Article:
Benzo withdrawal symptoms are emotionally and physically painful. They can also be life-threatening if a person stops “cold turkey.” However, the severity of withdrawal symptoms depends on the doses and length of benzo addiction.
Symptoms of Withdrawal
The most common symptoms of benzo withdrawal are often called “rebound” symptoms. They can appear within one to four days of stopping benzo use. They depend on the benzo used, the amount used, and how often a person used. Symptoms typically last up to ten days and include:
- Sleep problems
- Increased tension
- Panic attacks
- Trouble concentrating
- Excessive sweating
- Racing heart
- Muscle aches and stiffness
- Changes in perception
- Hand tremors
Less common withdrawal symptoms include:
- Psychotic reactions
- Increase in suicidal thoughts
The timeline of withdrawal is unique to each person’s benzo addiction. The following is a general timeline of withdrawal.
First 6-8 hours: Typically, the first signs of benzo withdrawal are anxiety and insomnia. They appear in the first few hours after stopping. For those taking short-acting benzos, symptoms typically appear within six to eight hours.
Days 1-4: Rebound effect symptoms are peaking. Other symptoms that begin peaking are increased heart rate and breathing, sweating, and nausea. If people used long-acting benzos, the first signs of withdrawal will appear.
Days 10-14: Symptoms of withdrawal typically last 10-14 days before fading away, but withdrawal symptoms of long-lasting benzos begin to peak. Unfortunately, long-lasting benzo withdrawal symptoms don’t disappear for three to four weeks from stopping use.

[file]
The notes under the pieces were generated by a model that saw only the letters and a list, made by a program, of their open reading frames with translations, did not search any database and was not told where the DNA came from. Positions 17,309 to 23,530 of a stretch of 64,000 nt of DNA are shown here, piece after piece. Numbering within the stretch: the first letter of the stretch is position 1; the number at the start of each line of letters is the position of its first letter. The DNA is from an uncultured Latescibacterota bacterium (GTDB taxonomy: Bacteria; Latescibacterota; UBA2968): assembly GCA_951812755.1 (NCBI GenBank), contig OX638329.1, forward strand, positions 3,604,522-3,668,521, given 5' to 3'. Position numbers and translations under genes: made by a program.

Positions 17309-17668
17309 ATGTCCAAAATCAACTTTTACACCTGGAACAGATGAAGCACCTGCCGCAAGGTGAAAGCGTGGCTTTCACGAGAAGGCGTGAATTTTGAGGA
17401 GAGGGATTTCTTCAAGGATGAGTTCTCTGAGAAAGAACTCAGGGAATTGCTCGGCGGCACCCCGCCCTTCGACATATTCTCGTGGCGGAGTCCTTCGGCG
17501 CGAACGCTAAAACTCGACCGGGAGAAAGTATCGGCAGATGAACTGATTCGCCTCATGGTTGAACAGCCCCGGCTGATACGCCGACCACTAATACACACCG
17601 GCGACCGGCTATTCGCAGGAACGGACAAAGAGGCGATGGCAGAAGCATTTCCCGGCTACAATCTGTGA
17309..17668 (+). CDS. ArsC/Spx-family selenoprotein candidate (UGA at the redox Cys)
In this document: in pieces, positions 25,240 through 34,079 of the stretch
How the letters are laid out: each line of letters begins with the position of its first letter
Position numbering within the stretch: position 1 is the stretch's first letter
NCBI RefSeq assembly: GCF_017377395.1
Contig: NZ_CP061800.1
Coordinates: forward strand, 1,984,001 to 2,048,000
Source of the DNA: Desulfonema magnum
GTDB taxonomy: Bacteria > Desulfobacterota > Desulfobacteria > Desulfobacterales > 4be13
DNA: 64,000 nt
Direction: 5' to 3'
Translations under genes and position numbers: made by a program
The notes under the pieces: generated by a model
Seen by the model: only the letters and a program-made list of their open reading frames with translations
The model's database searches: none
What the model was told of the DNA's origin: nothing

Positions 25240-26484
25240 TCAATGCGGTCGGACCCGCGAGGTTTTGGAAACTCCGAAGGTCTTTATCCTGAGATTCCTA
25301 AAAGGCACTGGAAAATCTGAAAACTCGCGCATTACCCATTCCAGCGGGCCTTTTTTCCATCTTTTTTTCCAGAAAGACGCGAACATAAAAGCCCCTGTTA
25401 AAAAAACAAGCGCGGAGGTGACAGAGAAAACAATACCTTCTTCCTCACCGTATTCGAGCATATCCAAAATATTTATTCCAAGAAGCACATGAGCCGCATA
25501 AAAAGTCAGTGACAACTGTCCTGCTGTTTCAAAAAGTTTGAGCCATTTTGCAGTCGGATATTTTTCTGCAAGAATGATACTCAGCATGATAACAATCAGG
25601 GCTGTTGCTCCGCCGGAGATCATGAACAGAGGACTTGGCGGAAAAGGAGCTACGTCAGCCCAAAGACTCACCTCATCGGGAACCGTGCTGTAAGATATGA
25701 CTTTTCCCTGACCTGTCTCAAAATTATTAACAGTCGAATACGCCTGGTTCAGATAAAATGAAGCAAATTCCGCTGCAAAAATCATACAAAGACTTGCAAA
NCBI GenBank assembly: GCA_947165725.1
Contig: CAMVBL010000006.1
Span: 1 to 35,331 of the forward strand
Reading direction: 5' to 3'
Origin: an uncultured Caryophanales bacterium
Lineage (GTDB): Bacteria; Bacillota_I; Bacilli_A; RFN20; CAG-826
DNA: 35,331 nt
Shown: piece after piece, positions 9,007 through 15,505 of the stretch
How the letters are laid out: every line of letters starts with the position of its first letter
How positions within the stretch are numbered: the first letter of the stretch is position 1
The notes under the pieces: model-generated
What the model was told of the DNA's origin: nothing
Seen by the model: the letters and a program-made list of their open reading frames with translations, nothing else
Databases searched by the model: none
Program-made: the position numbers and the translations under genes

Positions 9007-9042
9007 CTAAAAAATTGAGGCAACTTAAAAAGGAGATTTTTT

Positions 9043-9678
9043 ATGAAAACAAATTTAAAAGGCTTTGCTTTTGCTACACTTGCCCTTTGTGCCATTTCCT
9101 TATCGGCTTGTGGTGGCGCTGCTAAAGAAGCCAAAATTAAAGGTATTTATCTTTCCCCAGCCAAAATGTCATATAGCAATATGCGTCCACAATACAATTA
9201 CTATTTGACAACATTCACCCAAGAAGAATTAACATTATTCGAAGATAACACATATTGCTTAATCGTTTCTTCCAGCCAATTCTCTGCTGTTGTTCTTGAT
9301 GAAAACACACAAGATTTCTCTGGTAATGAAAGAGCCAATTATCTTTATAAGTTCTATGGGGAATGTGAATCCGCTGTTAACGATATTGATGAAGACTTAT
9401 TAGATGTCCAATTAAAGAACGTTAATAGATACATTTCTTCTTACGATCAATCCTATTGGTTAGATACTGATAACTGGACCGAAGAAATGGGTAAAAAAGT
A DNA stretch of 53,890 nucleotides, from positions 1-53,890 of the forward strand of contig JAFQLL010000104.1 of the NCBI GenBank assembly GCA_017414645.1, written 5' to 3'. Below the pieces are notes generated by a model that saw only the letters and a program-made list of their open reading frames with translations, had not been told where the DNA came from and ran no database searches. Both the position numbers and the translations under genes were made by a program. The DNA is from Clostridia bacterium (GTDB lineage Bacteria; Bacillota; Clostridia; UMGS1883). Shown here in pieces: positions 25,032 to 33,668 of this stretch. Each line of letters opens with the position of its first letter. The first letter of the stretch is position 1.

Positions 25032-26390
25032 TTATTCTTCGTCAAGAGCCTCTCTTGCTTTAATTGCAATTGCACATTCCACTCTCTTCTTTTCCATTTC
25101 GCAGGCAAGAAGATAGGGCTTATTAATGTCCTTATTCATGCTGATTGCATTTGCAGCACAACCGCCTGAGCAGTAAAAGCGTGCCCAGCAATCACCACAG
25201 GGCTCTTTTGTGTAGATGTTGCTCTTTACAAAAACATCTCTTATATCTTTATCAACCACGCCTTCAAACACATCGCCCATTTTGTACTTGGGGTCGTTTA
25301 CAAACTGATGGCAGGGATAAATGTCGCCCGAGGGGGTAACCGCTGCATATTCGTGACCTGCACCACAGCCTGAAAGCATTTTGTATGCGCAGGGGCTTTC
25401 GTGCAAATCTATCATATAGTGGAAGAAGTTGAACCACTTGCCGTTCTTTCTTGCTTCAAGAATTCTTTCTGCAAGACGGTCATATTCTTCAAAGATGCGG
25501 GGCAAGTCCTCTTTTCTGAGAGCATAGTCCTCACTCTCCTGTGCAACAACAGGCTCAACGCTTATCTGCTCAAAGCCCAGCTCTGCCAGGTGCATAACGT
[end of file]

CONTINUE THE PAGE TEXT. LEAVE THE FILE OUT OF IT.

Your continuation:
Days 15+: People who are highly dependent on benzos may have post-acute withdrawal symptoms (PAWS), which are random, sharp symptoms that occur months after quitting. Tapering down benzo use in medical detox programs can prevent post-acute withdrawal symptoms.
Post-Acute Benzodiazepine Withdrawal Symptoms
PAWS often last six months or more. Symptoms include:
- Constant anxiety
- Chronic insomnia
- Trouble performing complex tasks
- Poor concentration
- Loss of sex drive
Rebound Anxiety and Insomnia
Benzos are mainly prescribed for mental health issues such as anxiety. For this reason, stopping the use of benzos brings back the mental problems it was treating. This is known as the rebound effect. Generally, the rebound effect lasts two to three days.
However, rebound effects are not withdrawal symptoms. Whereas withdrawal symptoms are the body’s way of adapting to the lack of benzos, rebound effects are the return of old symptoms.
Benzo Addiction and Dual Diagnosis
Many people with benzo addiction have a co-occurring mental disorder like depression or anxiety. This is why a thorough evaluation and dual diagnosis treatment is essential. For example, a person treated for benzo addiction and not their co-occurring bipolar disorder will quickly relapse when a manic episode begins. If both the benzo addiction and bipolar disorder are addressed in treatment, though, then lasting recovery is possible.
Common co-occurring disorders and benzo addiction include:
- Bipolar disorder
- Antisocial personality disorder
Treatment for Benzo Addiction at New Directions for Women
At New Directions for Women, we understand that women face unique challenges in benzodiazepine addiction treatment. For this reason, each woman’s treatment plan is designed around her benzo addiction needs. Specifically, our treatment plans include innovative holistic therapy options.
Whether you’re a young woman, a woman with children, or a mature woman, we have a program to fit your needs. Since almost 70% of women seeking treatment have children, they’re left choosing between their sobriety and their kids. At New Directions for Women, we offer daycare services and residential services that include living with your children.